It wasn’t too long ago that if you asked somebody what CBD was, they would look at you with a puzzled expression on their face. Today, CBD is on everyone’s lips, dominating the conversation on medical cannabis and its therapeutic effects and being touted as a health supplement at nutrition stores. It can also be purchased online and found in department stores, drug stores, grocery stores, gas stations and, of course, dispensaries.
First, What Is CBD?
CBD, or cannabidiol, is a non-euphoric cannabinoid found in both hemp and high-THC cannabis. Cannabinoids are a closely related group of chemical compounds, which work synergistically together and with the other chemical compounds that make up the cannabis plant. CBD can be used for symptom management for things such as anxiety, certain types of seizures, inflammation and pain. It also has been found to have value in cosmetic use.
It’s worth noting that much CBD on the market today is derived from hemp, rather than cannabis, because hemp is federally legal. Hemp and cannabis are the same species, cannabis sativa, but they’re separated by an arbitrary legal definition that defines hemp as having less than 0.3% THC when tested.
Many people like to say CBD is not psychoactive, but that would be incorrect. “Psychoactive” is a term used to describe a substance that changes a mental state by affecting the brain and nervous system. Though CBD will not cause euphoria or intoxication, it may change a person’s level of anxiety or depression, which in turn would affect their perception of the world around them.
With the great interest in CBD and its effects come a large number of products and companies to choose from. The hemp CBD market is currently unregulated, so buyer beware. Be an empowered consumer: Look for lab tests to show that the product was properly made and verifies cannabinoid content. If you don’t see one, ask for it. A good company will always have test results available.
Broad Spectrum vs. Full Spectrum vs. Isolate
When you are exploring different high-CBD products, you’ll notice that their content is described in different ways: broad spectrum, full spectrum and isolate. The difference between these three is the extraction method and the content of the resulting product.
Full spectrum means that the product contains most of the naturally occurring cannabinoids and terpenes of the plant, including THC, and most often it has been minimally refined. This means that the synergistic effects of the chemical compounds in the concentrate remain intact. These products will present themselves in ratios of CBD to THC and will vary in effects.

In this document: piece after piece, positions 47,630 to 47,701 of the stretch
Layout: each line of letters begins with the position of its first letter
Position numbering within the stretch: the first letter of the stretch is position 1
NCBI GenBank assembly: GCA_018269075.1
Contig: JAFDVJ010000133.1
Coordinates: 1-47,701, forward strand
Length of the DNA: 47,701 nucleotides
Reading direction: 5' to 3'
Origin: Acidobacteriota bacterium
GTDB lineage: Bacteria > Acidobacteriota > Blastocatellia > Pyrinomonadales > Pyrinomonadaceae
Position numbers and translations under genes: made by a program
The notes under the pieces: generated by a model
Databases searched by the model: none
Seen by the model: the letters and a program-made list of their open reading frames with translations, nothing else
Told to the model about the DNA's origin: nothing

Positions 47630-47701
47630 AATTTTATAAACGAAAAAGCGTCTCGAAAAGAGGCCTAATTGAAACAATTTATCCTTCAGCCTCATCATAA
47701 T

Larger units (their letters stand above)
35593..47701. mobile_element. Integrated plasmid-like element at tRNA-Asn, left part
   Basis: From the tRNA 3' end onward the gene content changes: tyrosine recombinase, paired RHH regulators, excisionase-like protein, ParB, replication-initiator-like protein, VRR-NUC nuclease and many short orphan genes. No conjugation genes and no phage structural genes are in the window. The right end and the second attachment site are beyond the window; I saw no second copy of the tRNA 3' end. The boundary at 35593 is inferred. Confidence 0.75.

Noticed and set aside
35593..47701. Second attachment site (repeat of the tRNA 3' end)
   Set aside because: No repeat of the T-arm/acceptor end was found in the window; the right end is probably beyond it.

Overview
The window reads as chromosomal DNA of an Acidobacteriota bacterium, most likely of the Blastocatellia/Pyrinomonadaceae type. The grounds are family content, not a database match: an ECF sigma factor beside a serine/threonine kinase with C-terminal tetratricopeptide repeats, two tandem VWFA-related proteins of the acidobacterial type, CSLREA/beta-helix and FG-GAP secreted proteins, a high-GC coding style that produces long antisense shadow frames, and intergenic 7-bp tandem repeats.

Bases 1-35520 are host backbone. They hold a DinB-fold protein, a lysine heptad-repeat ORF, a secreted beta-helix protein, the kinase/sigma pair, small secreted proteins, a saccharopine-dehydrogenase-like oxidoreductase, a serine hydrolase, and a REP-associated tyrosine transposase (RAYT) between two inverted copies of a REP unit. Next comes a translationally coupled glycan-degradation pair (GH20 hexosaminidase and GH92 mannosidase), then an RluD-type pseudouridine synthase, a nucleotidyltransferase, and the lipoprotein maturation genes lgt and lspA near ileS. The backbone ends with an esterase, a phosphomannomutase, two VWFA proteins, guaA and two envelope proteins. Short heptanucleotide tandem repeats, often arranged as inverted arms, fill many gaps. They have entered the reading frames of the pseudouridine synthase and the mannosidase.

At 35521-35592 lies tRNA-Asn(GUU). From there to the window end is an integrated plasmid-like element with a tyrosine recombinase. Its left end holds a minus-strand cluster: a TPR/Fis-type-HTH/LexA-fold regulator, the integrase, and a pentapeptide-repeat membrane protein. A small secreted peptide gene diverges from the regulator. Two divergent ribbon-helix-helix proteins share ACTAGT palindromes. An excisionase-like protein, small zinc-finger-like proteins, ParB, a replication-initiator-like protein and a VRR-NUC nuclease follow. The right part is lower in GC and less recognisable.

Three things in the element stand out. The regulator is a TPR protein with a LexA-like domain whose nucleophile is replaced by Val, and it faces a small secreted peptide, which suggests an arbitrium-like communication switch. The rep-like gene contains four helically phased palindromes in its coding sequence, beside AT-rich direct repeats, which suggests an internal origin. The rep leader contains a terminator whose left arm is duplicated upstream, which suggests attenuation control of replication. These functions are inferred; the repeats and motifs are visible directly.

Broad spectrum is similar in that it contains most of the naturally occurring cannabinoids and terpenes of the plant, but does not contain THC. This may be a good choice for those who are sensitive to THC, but wish to maintain the benefits of the other naturally occurring cannabinoids and terpenes.
Isolate contains only CBD, as the extraction process purposely isolates the desired cannabinoid from other cannabinoids and terpenes. It will have a much higher percentage of CBD than full or broad-spectrum extractions. This product is highly refined.
CBD Hemp Oil vs. Hempseed Oil
Some people may be confused about the difference between CBD oil derived from hemp and hempseed oil — and it’s worth knowing the difference, because only one of those oils contains beneficial cannabinoids.
Hempseed oil is extracted from the seeds themselves, which contain no cannabinoids. Hempseed oil is great for the skin and very nutritious, as it is rich in in antioxidants, amino acids, vitamin E and omega fatty acids. Hemp seeds or hemp hearts from which the oil is extracted are also very nutritious, as they are rich in protein and fiber as well. You won’t have the same therapeutic effects as with CBD oil, but it is another tool for health.
TELL US, do you use CBD?
Originally published in the print edition of Cannabis Now. LEARN MORE